Friday, February 24, 2017

The Re-Expanding Council

We need to talk about the Council of Mallorca. Expansionist tendencies have returned. Munarism, even Armengolism appeared to have been consigned to the empire-building waste bin, but only because of Salomism. And she - Maria Salom - now has to watch on from the national government's delegation building while the Council undertakes its 100% U-turn. Or more than 100%.

The Council president, Miquel Ensenyat, seems like one of those rare political beasts - a decent enough bloke. He has had his moments, such as the row over Extremadura farmers being paid to sit around in bars all day, but for the most part he's gone about his presidential business without courting any major controversy of copping for any great flak. He has also not been shy in attracting publicity. There was the visit to Greece to come to the aid of refugees, there has been the recent business about Saint Valentine's Day, there is the "rescue" of the Soller Tunnel, there was the meeting with the Pope to press the claims of Ramon Llull sainthood, and there is now the re-naming of the airport ... after Ramon Llull.

Taking the lead in calling for a new airport name, and insisting that Aena pays for it, speaks volumes for the way in which the Council has been adopting an agenda-setting profile. One might ask why it is doing so. The answer lies - or does it? - with wishing to promote Llull and an alternative image for Mallorca: alternative to sun and beach, that is. There is a good deal of scoffing at the idea, though it might be recalled that a poll indicated that some three-quarters of respondents thought Llull should be the name, if there is to be a new name at all, which is another matter.

Those three-quarters will have predominantly been Mallorcan. They confirmed what Ensenyat is pressing for, a symbol of Mallorcaness, which is reasonable enough, but such Mallorca-centricity overlooks the wider world which Llull would supposedly be exposed to. The wider world really couldn't care less, and it's worth asking what the now finished year of celebration of Llull has achieved. Is the world more knowledgeable of Llull as a result? Well, is it?

Llull, whether he becomes an airport or not, is thus principally for Mallorcan (and Catalan) consumption. Emblazoning his name across departures would be a deeply significant act of identity, and it would be the Council that promoted it. And the Council is all about embedding this identity - one that is Mallorca. But in order to truly establish this identity, more has to be done than adopting the name of a mediaevalist. There is political identity, and that means government.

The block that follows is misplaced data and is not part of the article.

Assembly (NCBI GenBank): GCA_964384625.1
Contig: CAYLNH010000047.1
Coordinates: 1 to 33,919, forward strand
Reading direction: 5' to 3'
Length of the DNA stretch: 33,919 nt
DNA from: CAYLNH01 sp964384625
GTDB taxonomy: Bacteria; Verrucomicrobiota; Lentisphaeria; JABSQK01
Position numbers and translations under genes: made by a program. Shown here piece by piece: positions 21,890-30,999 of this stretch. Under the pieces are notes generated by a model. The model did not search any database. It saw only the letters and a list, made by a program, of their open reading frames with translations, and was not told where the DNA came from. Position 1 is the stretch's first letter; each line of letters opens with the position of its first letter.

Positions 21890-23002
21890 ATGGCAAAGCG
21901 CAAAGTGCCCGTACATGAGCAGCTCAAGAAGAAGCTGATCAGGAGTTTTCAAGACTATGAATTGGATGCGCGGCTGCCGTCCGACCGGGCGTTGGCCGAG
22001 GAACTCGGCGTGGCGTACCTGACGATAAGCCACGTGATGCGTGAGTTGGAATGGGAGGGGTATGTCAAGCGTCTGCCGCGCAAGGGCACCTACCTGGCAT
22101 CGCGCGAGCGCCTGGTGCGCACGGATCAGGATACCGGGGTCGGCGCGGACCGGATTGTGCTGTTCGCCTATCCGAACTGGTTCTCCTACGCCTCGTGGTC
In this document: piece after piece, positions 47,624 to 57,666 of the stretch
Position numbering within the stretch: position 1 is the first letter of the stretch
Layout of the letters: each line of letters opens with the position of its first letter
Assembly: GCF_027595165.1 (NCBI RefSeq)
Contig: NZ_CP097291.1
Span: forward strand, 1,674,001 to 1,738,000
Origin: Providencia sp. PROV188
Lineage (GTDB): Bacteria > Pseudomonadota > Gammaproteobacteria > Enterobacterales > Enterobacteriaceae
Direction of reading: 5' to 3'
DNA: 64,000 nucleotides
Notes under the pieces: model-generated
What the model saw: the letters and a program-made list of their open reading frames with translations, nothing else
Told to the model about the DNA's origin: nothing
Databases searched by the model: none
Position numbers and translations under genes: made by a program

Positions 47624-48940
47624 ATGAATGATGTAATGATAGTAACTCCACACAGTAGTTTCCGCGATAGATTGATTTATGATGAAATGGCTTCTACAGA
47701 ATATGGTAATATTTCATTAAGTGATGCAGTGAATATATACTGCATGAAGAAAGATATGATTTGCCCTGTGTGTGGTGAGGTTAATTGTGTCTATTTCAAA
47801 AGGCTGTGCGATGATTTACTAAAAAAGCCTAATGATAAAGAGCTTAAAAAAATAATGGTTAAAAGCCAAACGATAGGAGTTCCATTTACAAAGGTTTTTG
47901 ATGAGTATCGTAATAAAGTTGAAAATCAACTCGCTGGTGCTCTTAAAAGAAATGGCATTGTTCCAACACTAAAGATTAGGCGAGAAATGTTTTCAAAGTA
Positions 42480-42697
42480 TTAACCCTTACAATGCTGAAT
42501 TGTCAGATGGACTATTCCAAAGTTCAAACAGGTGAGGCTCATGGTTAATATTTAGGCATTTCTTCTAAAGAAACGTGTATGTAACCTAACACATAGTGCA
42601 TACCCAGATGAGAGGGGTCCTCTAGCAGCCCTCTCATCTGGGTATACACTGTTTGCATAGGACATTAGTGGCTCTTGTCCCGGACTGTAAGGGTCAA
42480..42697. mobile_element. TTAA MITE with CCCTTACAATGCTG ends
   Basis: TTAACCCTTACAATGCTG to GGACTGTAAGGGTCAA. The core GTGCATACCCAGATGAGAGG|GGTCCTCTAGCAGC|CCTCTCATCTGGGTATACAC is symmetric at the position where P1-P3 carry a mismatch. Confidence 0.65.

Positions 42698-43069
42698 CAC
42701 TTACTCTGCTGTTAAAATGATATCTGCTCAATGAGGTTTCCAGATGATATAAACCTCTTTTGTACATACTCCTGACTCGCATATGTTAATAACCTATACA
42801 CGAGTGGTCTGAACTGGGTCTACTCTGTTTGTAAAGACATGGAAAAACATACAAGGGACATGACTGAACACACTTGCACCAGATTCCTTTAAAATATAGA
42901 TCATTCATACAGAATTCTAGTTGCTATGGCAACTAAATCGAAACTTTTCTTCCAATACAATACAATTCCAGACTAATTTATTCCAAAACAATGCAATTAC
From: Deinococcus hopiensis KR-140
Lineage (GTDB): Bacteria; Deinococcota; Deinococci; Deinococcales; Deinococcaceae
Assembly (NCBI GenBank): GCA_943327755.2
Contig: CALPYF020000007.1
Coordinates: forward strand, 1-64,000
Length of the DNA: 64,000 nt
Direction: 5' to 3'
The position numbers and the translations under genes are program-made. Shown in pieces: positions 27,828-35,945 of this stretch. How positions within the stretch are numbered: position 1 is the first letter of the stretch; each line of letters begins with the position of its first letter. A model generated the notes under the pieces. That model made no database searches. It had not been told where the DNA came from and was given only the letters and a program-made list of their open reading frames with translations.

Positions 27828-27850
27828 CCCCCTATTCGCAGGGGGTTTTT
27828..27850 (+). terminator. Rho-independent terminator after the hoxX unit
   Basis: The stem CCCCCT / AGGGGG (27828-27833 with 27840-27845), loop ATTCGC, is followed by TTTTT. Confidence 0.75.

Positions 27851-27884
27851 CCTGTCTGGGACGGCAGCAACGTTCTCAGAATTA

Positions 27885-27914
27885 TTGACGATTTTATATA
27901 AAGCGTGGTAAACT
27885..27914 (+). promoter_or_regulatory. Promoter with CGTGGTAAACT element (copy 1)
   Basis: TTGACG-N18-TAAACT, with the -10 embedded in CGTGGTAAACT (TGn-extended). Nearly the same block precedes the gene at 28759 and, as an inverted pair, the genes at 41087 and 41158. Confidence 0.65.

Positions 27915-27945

Recently, Ensenyat was asked whether he might stand as a Més candidate for the regional parliament (and therefore possibly the regional government) in 2019. His reply was instructive. It sounds, he said, as though there is a division one and a division two, with the regional government the number one. That isn't how he sees things. It would be good, he intimated, if he could secure a second term at the Council, for which he envisages very much greater things. The regional government should be slimmed down. Responsibilities should be transferred to the Council (and to the councils on the other islands). Not just responsibilities, but also officials, buildings - the lot.

Ambitions for the Council as an institution are rooted in the fact that it pre-dated the regional government: the first elections were held four years before those for the government. As an entity it has historical antecedent - the great and general council of the island, which brought together institutions for Palma and the "part forana", was established in 1373. History, as if we didn't know, counts for an awful lot in current-day Mallorca politics, not least when it comes to assertions of island "nationalism".

Ensenyat and Més represent one particular take on this nationalism. The alternative, as in having been a centrist-right perspective, was that of the former Unió Mallorquina. Maria Antonia Munar was the UM president of the Council for twelve years, the longest serving president, and during her time the Council grew to a degree that it seemed to all but mirror the government. A consequence of this was the massive amount of duplication and no shortage of debate as to what the purposes of the two institutions were and as to whether one was dispensable.

It was Salom who took the knife to much of this duplication. She got rid, for example, of TV Mallorca, established by the Council under Munar. Ensenyat, acutely aware of the charges of duplication (and therefore additional cost), argues that transferring responsibilities to the Council will be the way to avoid duplications. He may be right, but at the heart of these ambitions is the Council as an expression of nationalism, for which Llull is symbolic.

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